Biden Administration Signals Its Intention To Be Tougher on Corporate Crime

Skadden's 2021 Insights

David Meister


Forecasting the enforcement priorities of the Department of Justice (DOJ) under a new administration is difficult at best. However, the Biden administration is widely expected to be tougher on corporate crime than its predecessor, consistent with the approach of prior Democratic administrations. If that is the case, the DOJ’s policies and priorities over the past four years that have emphasized individual culpability while incentivizing robust corporate compliance programs presumably will continue unchanged. However, Trump administration policies that arguably reflect a more business-friendly approach to corporate prosecutions will likely be revised or abandoned by the new administration, which is expected to more closely scrutinize and aggressively pursue corporate misconduct, including on the part of financial institutions. In addition, Foreign Corrupt Practices Act (FCPA) investigations, a key enforcement area in the Obama and Trump administrations, are expected to remain a focus, while changing economic realities — including the aftermath of the COVID-19 pandemic — are likely to shape the DOJ’s enforcement priorities, at least for the next year.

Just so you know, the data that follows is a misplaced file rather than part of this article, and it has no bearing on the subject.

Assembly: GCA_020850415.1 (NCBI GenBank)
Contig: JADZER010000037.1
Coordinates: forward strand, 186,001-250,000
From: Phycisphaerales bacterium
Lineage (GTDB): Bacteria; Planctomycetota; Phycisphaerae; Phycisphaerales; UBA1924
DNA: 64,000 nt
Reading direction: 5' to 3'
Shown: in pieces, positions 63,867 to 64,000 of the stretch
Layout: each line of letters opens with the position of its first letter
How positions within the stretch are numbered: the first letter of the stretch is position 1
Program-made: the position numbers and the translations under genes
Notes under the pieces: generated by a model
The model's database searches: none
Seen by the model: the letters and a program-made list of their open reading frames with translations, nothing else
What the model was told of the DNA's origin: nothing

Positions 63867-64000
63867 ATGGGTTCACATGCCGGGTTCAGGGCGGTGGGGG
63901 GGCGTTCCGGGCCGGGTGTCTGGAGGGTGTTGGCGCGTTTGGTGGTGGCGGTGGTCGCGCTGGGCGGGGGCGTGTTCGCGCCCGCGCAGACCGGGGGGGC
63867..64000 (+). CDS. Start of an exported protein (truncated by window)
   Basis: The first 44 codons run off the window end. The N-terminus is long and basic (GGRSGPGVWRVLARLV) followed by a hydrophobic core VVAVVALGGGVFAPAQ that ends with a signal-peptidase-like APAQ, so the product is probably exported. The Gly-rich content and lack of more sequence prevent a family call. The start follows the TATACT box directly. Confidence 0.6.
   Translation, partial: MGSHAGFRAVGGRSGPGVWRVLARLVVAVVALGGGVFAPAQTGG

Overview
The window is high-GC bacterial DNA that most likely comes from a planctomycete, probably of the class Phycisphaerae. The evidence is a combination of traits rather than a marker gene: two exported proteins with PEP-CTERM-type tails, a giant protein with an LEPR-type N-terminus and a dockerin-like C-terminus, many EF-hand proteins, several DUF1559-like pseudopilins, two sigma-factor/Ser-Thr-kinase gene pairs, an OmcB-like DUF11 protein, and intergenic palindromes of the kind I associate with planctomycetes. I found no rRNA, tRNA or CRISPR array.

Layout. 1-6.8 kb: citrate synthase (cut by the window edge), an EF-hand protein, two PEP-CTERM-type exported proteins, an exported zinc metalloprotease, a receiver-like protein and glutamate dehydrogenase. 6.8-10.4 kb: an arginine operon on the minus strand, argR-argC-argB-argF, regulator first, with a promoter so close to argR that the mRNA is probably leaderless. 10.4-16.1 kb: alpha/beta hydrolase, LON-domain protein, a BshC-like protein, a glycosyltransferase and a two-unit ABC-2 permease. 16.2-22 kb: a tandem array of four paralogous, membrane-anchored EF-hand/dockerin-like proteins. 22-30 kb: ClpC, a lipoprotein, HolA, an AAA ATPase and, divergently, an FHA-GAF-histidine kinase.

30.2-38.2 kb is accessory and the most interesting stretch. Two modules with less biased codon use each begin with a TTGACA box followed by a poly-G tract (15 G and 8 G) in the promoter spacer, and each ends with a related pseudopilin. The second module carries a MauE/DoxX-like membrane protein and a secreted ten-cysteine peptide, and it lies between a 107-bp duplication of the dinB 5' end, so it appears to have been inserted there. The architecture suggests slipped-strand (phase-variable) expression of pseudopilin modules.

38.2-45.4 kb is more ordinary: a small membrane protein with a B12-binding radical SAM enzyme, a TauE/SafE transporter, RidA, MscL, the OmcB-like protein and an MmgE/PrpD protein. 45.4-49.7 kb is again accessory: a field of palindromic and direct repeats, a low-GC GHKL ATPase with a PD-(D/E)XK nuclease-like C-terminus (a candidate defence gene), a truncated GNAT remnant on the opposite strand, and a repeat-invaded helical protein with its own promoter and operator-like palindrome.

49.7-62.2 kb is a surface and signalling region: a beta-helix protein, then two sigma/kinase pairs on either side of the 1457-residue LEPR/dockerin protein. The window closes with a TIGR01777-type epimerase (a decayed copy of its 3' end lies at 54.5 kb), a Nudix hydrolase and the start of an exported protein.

Emphasis on Individual Culpability

The DOJ’s focus on individual culpability in corporate prosecutions was formally announced in September 2015 in the so-called Yates Memorandum, issued by then-Deputy Attorney General Sally Yates. Rod Rosenstein, Yates’ successor, stated in late 2018 that pursuing culpable individuals remained a “top priority in every corporate investigation,” a claim supported by the annual reports of the DOJ’s Fraud Section, which principally prosecutes FCPA, health care fraud and securities fraud cases. The reports show an increase in the number of individuals charged during each year of the Trump administration, from 300 in 2016, the year before he took office, to 478 in 2019. Although 2020 tallies are not yet available, there is no indication that the DOJ’s priorities shifted over the past year; for example, the DOJ announced charges against 345 individuals for health care fraud offenses in September 2020. (See “Biden Administration’s Expected Impact on Health Care and Life Sciences Enforcement.”) There is every reason to believe that the DOJ will continue to prioritize charging individual actors, including culpable corporate officers and employees, in the coming year.

There is every reason to believe that the DOJ will continue to prioritize charging individual actors, including culpable corporate officers and employees, in the coming year.

Corporate Prosecutions